Canada’s top sports trainers: How do they spend their money?

Canada’s leading sports trainers are on the prowl for new gear to help them keep up with the demands of their athletes and their fans, but they may find themselves with a few new problems as the country continues to grapple with an outbreak of Legionnaires’ disease.

Story continues below advertisementThe Globe and Mail’s exclusive look at Canada’s world-class trainers reveals some of the issues the country’s elite trainers are struggling with as they try to keep up.

Read more: The top sports training and performance companies in CanadaA look at the top Canadian sports trainers, from elite to averageRead moreOn the surface, the challenges might seem daunting.

Training athletes in the same manner that a doctor and nurse do, the top trainers in Canada use the same equipment and are expected to share the same training techniques.

They’re also often asked to provide training on the same days and times, as well as the same types of techniques.

But the training is often so intense, it can leave many of them without the energy to do the same thing in the mornings and the afternoons.

Some trainers have lost their sense of discipline and are unable to make sure their athletes are ready for the challenges of the day.

“They are very busy and they don’t have time to get up and do the things that they need to do, ” said Scott Campbell, an orthopedic surgeon in Ottawa.

“It’s a real challenge.

It’s a tough job.

The way they work is they do everything, and then the last thing they do is take it off.”

While many of the trainers in the country are doing their best to keep their athletes healthy, others are struggling.

In recent months, trainers have had to step up their training in order to cope with the new strain of the disease.

Many have found themselves having to move their staff to new locations.

They also have to make do with less equipment, fewer hours and less time with their athletes.

“I had to put the trainers on a full-time schedule, and I just couldn’t keep up,” said one of the top-ranked Canadian trainers, David Stitt.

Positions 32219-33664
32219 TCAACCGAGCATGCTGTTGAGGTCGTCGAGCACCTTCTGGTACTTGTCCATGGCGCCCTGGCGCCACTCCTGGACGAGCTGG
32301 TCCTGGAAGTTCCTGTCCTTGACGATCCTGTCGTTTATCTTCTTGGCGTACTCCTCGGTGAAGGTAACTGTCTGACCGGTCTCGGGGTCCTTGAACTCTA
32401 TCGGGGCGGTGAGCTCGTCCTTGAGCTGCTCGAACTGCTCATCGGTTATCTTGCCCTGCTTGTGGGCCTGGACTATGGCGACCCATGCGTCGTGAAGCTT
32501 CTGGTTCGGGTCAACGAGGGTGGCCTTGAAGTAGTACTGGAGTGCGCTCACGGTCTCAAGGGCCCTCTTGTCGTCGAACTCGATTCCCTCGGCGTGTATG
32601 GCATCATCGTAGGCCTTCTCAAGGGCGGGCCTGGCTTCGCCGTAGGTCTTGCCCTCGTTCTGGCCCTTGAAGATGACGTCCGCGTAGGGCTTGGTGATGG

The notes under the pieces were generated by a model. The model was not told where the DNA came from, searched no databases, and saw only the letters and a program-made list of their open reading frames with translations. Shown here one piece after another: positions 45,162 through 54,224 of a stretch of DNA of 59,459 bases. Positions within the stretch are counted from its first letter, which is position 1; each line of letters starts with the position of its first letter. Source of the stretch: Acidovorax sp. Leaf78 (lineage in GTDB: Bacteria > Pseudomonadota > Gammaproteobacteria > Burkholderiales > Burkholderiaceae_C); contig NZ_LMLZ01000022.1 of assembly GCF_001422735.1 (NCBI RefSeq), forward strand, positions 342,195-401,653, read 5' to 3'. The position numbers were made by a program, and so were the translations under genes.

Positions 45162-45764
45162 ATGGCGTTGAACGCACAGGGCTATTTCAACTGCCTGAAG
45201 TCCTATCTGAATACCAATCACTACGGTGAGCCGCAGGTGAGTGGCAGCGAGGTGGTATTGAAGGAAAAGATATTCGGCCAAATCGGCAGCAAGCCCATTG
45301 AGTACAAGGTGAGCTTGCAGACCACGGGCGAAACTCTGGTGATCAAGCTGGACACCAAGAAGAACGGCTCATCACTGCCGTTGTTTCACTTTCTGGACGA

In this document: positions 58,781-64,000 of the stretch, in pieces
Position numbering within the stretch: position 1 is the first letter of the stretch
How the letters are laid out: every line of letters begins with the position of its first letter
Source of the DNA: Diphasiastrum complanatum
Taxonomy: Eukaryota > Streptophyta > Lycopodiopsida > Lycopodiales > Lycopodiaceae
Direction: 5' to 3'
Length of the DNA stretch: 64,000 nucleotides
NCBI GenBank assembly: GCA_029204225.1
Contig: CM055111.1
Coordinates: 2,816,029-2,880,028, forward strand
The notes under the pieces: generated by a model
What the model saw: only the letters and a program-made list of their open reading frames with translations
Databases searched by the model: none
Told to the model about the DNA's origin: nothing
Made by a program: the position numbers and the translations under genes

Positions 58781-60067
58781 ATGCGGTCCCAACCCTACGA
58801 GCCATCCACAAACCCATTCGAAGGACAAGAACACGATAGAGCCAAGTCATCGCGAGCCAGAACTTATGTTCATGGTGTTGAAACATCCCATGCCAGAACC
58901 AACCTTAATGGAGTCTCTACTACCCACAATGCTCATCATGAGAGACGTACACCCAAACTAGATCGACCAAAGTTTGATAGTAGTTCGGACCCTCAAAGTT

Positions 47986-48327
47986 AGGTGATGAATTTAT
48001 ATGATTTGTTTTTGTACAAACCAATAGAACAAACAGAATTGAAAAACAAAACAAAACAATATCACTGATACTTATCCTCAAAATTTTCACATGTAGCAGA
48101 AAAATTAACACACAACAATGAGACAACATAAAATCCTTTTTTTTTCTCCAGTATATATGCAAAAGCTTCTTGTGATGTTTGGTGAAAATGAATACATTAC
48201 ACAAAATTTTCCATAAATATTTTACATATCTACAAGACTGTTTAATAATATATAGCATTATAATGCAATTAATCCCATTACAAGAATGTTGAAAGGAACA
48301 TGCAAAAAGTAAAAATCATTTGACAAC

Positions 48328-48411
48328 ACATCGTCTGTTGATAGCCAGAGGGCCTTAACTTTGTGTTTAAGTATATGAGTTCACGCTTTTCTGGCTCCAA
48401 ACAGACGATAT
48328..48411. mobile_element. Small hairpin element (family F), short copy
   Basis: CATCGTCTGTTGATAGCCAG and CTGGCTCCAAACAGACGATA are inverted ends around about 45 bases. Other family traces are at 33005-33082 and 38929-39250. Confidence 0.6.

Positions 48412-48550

“They were doing so much training with so little time that it was just not worth it.”

“I just didn’t have the right tools, so I had to let them go,” said Stitt, who has a strong reputation for being the top trainer in Canada.

The trainers also are facing new challenges in their relationship with their patients, who have also complained about the lack of support they receive.

“You can’t be a leader and a teacher and be on top of everything and still have your own life, and be there when your family is sick,” said another top trainer, Ian McClean.

“There are a lot of families that are dealing with a lot, and you’re a leader on your own.”

A number of top Canadian trainers have been forced to move to new training locations due to the outbreak, and some of them have had some difficulty staying healthy.

One of the biggest challenges for the top level trainers is dealing with the stress of dealing with patients.

Many of them are also facing the challenge of providing quality healthcare to their athletes while simultaneously providing professional services for their patients.

One trainer, who asked not to be named, said that in addition to the workload, the strain of working with so many patients is also taxing.

“We are working a lot more than we should be.

We have a lot to do and have to do it very, very fast,” said the trainer.

“I have to put myself in situations that are challenging, and sometimes I feel like I’m not getting the support that I need from the people that I’m dealing with.”

The trainer said that although he and his colleagues were well prepared, it was difficult to keep pace with the rapidly growing number of patients who were seeking healthcare.

“The strain is increasing and there are people who are sick and need care and we’re getting to a point where it’s really, really challenging,” he said.

“It’s the same as having a full office full of doctors, but there’s not enough nurses, there’s no nurse-to-patient interaction, and there’s just so many different systems and things that need to be done.”

One of Canada’s biggest employers, the Canadian Institute of Sport, has been forced by the outbreak to cut its hours to save money.

But it also is facing a shortage of nurses and a shortage in the training facilities it uses for its athletes.

In an effort to help fill the gap, the institute has created a special training program for its top athletes.

It’s been called the “Easter for Athletes” program, and it is designed to prepare athletes for the upcoming World Cup in Brazil.

The program is aimed at helping athletes and staff cope with a new wave of the Legionnaires illness, and to prepare them for their next game.

As part of the program, athletes are expected spend about half of their training days on the